• Reliability of phases retrieved from 400-kV spot-scan images of purple membranes acquired on a slow-scan CCD camera [23].

Analytical, diagnostic and therapeutic context of Purple Membrane


  1. A defective proton pump, point-mutated bacteriorhodopsin Asp96----Asn is fully reactivated by azide. Tittor, J., Soell, C., Oesterhelt, D., Butt, H.J., Bamberg, E. EMBO J. (1989) [Pubmed]
  2. Genomic and genetic dissection of an archaeal regulon. Baliga, N.S., Kennedy, S.P., Ng, W.V., Hood, L., DasSarma, S. Proc. Natl. Acad. Sci. U.S.A. (2001) [Pubmed]
  3. Protonation dynamics of the extracellular and cytoplasmic surface of bacteriorhodopsin in the purple membrane. Nachliel, E., Gutman, M., Kiryati, S., Dencher, N.A. Proc. Natl. Acad. Sci. U.S.A. (1996) [Pubmed]
  4. Delipidation of bacteriorhodopsin and reconstitution with exogenous phospholipid. Huang, K.S., Bayley, H., Khorana, H.G. Proc. Natl. Acad. Sci. U.S.A. (1980) [Pubmed]
  5. Bacteriorhodopsin is an inside-out protein. Engelman, D.M., Zaccai, G. Proc. Natl. Acad. Sci. U.S.A. (1980) [Pubmed]
  6. Dimeric-like kinetic cooperativity of the bacteriorhodopsin molecules in purple membranes. Tokaji, Z. Biophys. J. (1993) [Pubmed]
  7. Effect of protein-protein interaction on light adaptation of bacteriorhodopsin. Casadio, R., Stoeckenius, W. Biochemistry (1980) [Pubmed]
  8. Genetic variability in Halobacterium halobium. Pfeifer, F., Weidinger, G., Goebel, W. J. Bacteriol. (1981) [Pubmed]
  9. Transcription of genes involved in bacterio-opsin gene expression in mutants of a halophilic archaebacterium. Leong, D., Boyer, H., Betlach, M. J. Bacteriol. (1988) [Pubmed]
  10. Mechanisms of genetic variability in Halobacterium halobium: the purple membrane and gas vesicle mutations. DasSarma, S. Can. J. Microbiol. (1989) [Pubmed]
  11. Molecular orientation of bacteriorhodopsin within the purple membrane of Halobacterium halobium. Hayward, S.B., Grano, D.A., Glaeser, R.M., Fisher, K.A. Proc. Natl. Acad. Sci. U.S.A. (1978) [Pubmed]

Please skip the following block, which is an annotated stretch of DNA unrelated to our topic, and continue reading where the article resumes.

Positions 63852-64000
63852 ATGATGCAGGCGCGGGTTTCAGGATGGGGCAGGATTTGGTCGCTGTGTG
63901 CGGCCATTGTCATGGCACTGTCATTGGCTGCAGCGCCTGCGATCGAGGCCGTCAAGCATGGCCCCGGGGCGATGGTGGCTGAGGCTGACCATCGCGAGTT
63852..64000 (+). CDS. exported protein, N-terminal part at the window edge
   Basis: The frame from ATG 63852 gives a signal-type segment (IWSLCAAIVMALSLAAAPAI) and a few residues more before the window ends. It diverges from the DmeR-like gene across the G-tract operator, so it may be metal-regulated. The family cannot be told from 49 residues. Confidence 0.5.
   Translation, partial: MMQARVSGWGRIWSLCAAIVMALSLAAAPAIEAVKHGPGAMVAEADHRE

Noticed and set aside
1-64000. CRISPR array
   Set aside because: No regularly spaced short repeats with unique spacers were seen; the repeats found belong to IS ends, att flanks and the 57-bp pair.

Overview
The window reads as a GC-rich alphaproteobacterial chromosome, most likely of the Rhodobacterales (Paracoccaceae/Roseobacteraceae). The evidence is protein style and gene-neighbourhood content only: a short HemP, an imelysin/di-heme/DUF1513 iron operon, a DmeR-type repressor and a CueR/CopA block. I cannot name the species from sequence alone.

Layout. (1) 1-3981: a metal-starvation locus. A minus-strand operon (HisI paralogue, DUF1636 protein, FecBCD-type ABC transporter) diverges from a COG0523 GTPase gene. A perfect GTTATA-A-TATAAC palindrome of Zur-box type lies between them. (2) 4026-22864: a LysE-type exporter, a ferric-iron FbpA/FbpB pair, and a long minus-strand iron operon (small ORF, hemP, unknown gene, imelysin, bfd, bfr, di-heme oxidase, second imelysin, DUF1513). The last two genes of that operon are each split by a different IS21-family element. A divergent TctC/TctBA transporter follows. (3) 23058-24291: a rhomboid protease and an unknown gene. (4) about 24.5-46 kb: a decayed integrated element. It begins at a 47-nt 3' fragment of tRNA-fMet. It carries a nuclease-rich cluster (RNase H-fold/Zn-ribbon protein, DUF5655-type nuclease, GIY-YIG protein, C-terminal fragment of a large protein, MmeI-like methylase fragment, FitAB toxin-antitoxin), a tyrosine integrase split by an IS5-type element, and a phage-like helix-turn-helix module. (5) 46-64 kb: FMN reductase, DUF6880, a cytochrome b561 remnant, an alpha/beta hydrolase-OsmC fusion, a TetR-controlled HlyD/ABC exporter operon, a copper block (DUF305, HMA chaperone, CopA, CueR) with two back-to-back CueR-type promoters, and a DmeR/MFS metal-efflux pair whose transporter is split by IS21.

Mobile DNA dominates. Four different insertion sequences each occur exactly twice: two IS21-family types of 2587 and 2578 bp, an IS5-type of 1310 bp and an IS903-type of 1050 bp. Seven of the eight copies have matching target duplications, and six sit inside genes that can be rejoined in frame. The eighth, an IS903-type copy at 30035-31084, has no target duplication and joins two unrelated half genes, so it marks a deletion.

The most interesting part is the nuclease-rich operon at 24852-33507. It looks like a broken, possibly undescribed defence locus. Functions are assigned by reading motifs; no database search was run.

12. Infrared spectroscopic study of photoreceptor membrane and purple membrane. Protein secondary structure and hydrogen deuterium exchange. Downer, N.W., Bruchman, T.J., Hazzard, J.H. J. Biol. Chem. (1986) [Pubmed]
  13. Does bacteriorhodopsin energize the membranes of animal mitochondria under light? Okon, E.B., Vsevolodov, N.N. FEBS Lett. (1987) [Pubmed]
  14. Retained activities of some membrane proteins in stable lipid bilayers on a solid support. Puu, G., Gustafson, I., Artursson, E., Ohlsson, P.A. Biosensors & bioelectronics. (1995) [Pubmed]
  15. Removal of the carboxyl-terminal peptide does not affect refolding or function of bacteriorhodopsin as a light-dependent proton pump. Liao, M.J., Khorana, H.G. J. Biol. Chem. (1984) [Pubmed]
  16. Release of dialkylglycerol from purple membrane phospholipids by phospholipase D. Muga, A., Arrondo, J.L., Gurtubay, J.I., Goñi, F.M. J. Biol. Chem. (1990) [Pubmed]
  17. Topographic studies of spin-labeled bacteriorhodopsin. Evidence for buried carboxyl residues and immobilization of the COOH-terminal tail. Herz, J.M., Mehlhorn, R.J., Packer, L. J. Biol. Chem. (1983) [Pubmed]
  18. Purification of bacteriorhodopsin and characterization of mature and partially processed forms. Miercke, L.J., Ross, P.E., Stroud, R.M., Dratz, E.A. J. Biol. Chem. (1989) [Pubmed]
  19. Homologous overexpression of a light-driven anion pump in an archaebacterium. Heymann, J.A., Havelka, W.A., Oesterhelt, D. Mol. Microbiol. (1993) [Pubmed]
  20. Charge asymmetry of the purple membrane measured by uranyl quenching of dansyl fluorescence. Renthal, R., Cha, C.H. Biophys. J. (1984) [Pubmed]
  21. Deuteron field-cycling relaxation spectroscopy and translational water diffusion in protein hydration shells. Schauer, G., Kimmich, R., Nusser, W. Biophys. J. (1988) [Pubmed]
  22. Dynamic structure of biological membranes as probed by 1,6-diphenyl-1,3,5-hexatriene: a nanosecond fluorescence depolarization study. Kinosita, K., Kataoka, R., Kimura, Y., Gotoh, O., Ikegami, A. Biochemistry (1981) [Pubmed]
  23. Reliability of phases retrieved from 400-kV spot-scan images of purple membranes acquired on a slow-scan CCD camera. Sherman, M.B., Chiu, W. Journal of microscopy. (1997) [Pubmed]
  24. Bacteriorhodopsin precursor is processed in two steps. Wölfer, U., Dencher, N.A., Büldt, G., Wrede, P. Eur. J. Biochem. (1988) [Pubmed]
  25. Altered protein-chromophore interaction in dicyclohexylcarbodiimide-modified purple membrane sheets. Renthal, R., Brogley, L., Vila, J. Biochim. Biophys. Acta (1988) [Pubmed]